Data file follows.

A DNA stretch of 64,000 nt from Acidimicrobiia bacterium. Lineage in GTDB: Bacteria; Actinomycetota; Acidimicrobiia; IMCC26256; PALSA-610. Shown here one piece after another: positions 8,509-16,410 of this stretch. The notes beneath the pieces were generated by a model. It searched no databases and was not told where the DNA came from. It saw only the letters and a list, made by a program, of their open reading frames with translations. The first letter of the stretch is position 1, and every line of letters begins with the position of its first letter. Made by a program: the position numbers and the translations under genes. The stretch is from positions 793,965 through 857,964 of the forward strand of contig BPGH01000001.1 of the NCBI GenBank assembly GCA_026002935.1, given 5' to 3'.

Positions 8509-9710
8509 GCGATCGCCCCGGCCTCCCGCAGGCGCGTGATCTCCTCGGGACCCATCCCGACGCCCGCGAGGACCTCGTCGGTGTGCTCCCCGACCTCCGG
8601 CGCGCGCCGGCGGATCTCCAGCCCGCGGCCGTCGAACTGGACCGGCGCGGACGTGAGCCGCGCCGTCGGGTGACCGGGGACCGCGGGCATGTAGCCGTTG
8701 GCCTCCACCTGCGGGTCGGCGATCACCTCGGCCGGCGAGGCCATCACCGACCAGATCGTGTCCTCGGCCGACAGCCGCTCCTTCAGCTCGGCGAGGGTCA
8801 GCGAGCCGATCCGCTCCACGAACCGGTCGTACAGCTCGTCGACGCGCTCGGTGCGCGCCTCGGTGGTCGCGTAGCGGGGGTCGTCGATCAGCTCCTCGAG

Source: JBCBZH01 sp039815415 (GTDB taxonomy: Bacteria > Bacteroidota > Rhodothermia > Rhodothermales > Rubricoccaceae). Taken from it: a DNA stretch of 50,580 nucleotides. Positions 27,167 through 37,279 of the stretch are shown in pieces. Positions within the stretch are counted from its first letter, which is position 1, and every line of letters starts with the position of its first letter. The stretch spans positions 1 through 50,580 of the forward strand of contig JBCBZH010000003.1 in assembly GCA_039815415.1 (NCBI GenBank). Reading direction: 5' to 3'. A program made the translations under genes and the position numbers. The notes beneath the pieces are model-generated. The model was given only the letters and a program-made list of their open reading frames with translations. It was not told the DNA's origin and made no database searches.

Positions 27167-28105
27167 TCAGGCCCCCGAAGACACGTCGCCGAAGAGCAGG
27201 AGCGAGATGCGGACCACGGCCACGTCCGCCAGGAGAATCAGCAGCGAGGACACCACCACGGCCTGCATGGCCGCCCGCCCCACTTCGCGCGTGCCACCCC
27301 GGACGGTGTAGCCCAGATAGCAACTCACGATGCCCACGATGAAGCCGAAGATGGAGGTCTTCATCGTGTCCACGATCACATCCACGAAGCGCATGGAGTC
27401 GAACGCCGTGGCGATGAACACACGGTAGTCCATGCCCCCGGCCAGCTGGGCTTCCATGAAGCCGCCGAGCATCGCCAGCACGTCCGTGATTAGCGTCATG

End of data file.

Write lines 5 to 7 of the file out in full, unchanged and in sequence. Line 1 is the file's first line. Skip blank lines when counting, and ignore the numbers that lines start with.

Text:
8701 GCCTCCACCTGCGGGTCGGCGATCACCTCGGCCGGCGAGGCCATCACCGACCAGATCGTGTCCTCGGCCGACAGCCGCTCCTTCAGCTCGGCGAGGGTCA
8801 GCGAGCCGATCCGCTCCACGAACCGGTCGTACAGCTCGTCGACGCGCTCGGTGCGCGCCTCGGTGGTCGCGTAGCGGGGGTCGTCGATCAGCTCCTCGAG

Source: JBCBZH01 sp039815415 (GTDB taxonomy: Bacteria > Bacteroidota > Rhodothermia > Rhodothermales > Rubricoccaceae). Taken from it: a DNA stretch of 50,580 nucleotides. Positions 27,167 through 37,279 of the stretch are shown in pieces. Positions within the stretch are counted from its first letter, which is position 1, and every line of letters starts with the position of its first letter. The stretch spans positions 1 through 50,580 of the forward strand of contig JBCBZH010000003.1 in assembly GCA_039815415.1 (NCBI GenBank). Reading direction: 5' to 3'. A program made the translations under genes and the position numbers. The notes beneath the pieces are model-generated. The model was given only the letters and a program-made list of their open reading frames with translations. It was not told the DNA's origin and made no database searches.